(C) A manufacturer may request Executive Officer approval to disable continuous input component proper range of values or circuit continuity monitoring when a malfunction cannot be distinguished from other effects. The Executive Officer shall approve the disablement upon determining that the manufacturer has submitted test data and/or documentation that demonstrate a properly functioning input component cannot be distinguished from a malfunctioning input component and that the disablement interval is limited only to that necessary for avoiding false detection.
(3.3.2) Output Components/Systems:
(A) Except as provided in section (g)(3.3.2)(D), monitoring for circuit continuity and circuit faults shall be conducted continuously.
(B) Except as provided in section (g)(3.3.2)(C), for functional checks, manufacturers shall define the monitoring conditions for detecting malfunctions in accordance with sections (d)(3.1) and (d)(3.2) (i.e., minimum ratio requirements).
(C) For the idle control system:
(i) For malfunctions identified in sections (g)(3.2.2)(B)(i)a. and b., manufacturers shall define the monitoring conditions for functional checks in accordance with sections (d)(3.1) and (d)(3.2) (i.e., minimum ratio requirements), with the exception that functional checks shall occur every time the monitoring conditions are met during the driving cycle in lieu of once per driving cycle as required in section (d)(3.1.2).
(ii) For malfunctions identified in section (g)(3.2.2)(B)(i)c., monitoring shall occur after every engine start at the beginning of every driving cycle.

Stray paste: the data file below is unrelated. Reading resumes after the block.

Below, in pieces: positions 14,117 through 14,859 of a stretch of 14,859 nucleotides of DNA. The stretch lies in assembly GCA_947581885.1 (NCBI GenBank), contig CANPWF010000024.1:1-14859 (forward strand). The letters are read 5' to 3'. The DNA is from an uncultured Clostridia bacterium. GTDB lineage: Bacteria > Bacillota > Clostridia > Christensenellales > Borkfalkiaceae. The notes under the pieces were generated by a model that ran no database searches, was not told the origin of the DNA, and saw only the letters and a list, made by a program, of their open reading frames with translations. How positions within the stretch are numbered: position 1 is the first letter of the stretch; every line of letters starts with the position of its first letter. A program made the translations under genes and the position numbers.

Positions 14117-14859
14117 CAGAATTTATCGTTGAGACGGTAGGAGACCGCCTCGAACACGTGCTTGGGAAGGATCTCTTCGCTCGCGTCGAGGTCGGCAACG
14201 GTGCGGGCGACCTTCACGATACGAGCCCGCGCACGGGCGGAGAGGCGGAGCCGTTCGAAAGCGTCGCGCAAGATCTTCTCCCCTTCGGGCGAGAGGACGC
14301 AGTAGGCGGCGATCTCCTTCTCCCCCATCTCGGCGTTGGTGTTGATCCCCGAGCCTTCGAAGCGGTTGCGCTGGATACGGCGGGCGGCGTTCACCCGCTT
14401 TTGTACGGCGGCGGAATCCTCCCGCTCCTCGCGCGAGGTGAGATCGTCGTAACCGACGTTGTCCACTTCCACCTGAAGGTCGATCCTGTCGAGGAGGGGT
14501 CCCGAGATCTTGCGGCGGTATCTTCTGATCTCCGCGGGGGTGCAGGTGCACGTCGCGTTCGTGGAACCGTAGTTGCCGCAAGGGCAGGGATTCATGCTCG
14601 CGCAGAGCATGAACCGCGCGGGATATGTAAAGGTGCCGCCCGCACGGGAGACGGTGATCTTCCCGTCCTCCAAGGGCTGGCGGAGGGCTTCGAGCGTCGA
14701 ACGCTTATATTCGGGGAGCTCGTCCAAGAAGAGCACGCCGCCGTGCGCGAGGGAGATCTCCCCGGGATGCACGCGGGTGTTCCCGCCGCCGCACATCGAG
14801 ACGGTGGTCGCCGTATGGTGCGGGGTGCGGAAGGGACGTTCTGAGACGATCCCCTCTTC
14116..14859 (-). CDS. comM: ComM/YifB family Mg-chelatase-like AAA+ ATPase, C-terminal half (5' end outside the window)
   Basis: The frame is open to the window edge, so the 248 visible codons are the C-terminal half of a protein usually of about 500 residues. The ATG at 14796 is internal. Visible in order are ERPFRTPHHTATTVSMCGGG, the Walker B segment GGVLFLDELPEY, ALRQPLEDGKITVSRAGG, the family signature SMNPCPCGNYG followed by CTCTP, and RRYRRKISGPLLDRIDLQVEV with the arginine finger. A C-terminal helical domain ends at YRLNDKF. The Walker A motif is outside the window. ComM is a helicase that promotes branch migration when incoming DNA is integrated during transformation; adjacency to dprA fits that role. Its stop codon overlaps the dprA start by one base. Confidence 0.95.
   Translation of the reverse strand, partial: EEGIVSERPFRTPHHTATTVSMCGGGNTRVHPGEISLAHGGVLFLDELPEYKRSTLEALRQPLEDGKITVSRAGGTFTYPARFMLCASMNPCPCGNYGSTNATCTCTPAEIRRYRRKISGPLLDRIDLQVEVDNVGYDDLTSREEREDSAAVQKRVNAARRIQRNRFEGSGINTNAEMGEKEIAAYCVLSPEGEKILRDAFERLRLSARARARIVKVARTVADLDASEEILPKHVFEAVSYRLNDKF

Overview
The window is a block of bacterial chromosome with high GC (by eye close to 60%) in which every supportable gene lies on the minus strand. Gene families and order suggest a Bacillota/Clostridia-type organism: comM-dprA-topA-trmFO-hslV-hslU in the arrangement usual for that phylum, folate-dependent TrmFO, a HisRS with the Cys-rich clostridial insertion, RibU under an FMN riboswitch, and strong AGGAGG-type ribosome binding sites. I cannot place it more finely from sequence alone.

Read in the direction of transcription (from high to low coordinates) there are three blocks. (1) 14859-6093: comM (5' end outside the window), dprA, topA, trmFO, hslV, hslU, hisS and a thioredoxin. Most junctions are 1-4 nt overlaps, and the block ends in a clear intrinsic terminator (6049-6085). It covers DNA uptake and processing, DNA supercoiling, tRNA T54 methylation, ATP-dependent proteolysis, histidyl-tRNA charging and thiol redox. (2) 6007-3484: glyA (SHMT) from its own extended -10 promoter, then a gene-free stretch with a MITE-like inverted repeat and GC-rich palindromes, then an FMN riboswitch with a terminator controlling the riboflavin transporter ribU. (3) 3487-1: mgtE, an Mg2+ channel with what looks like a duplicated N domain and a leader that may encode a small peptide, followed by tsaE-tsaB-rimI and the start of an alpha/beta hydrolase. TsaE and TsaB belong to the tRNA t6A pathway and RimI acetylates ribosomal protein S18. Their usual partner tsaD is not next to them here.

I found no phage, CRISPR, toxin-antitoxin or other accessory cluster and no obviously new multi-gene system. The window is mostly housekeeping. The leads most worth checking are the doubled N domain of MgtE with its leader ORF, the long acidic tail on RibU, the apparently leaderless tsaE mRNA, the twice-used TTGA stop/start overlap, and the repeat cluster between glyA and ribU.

(D) A manufacturer may request Executive Officer approval to disable continuous output component circuit continuity or circuit fault monitoring when a malfunction cannot be distinguished from other effects. The Executive Officer shall approve the disablement upon determining that the manufacturer has submitted test data and/or documentation that demonstrate a properly functioning output component cannot be distinguished from a malfunctioning output component and that the disablement interval is limited only to that necessary for avoiding false detection.
(3.3.3) Hybrid Components
(A) Manufacturers shall define the monitoring conditions for malfunctions identified in sections (g)(3.2.3)(A)(i) through (iii), (g)(3.2.3)(B)(i)b., (g)(3.2.3)(B)(ii)b., and (g)(3.2.3)(C) through (F) in accordance with sections (d)(3.1) and (d)(3.2) (i.e., minimum ratio requirements), with the exception that monitoring shall occur every time the monitoring conditions are met during the driving cycle in lieu of once per driving cycle as required in section (d)(3.1.2).
(3.4) MIL Illumination and Fault Code Storage:
(3.4.1) Except as provided in sections (g)(3.4.2) and (3.4.4) below, general requirements for MIL illumination and fault code storage are set forth in section (d)(2). Additional fault code storage requirements are provided in section (g)(3.2.1)(B) for input components, section (g)(3.2.2)(A) for output components/systems, and section (g)(3.2.3)(A)(v) for hybrid components.
(3.4.2) Exceptions to general requirements for MIL illumination. For 2010 through 2023 model year engines, MIL illumination is not required in conjunction with storing a confirmed or MIL-on fault code for any comprehensive component if both conditions (A) and (B) below are met:
(A) the component or system, when malfunctioning, could not cause engine emissions to increase by 15 percent or more of the FTP standard during any reasonable driving condition; and
(B) the component or system is not used as part of the diagnostic strategy for any other monitored system or component.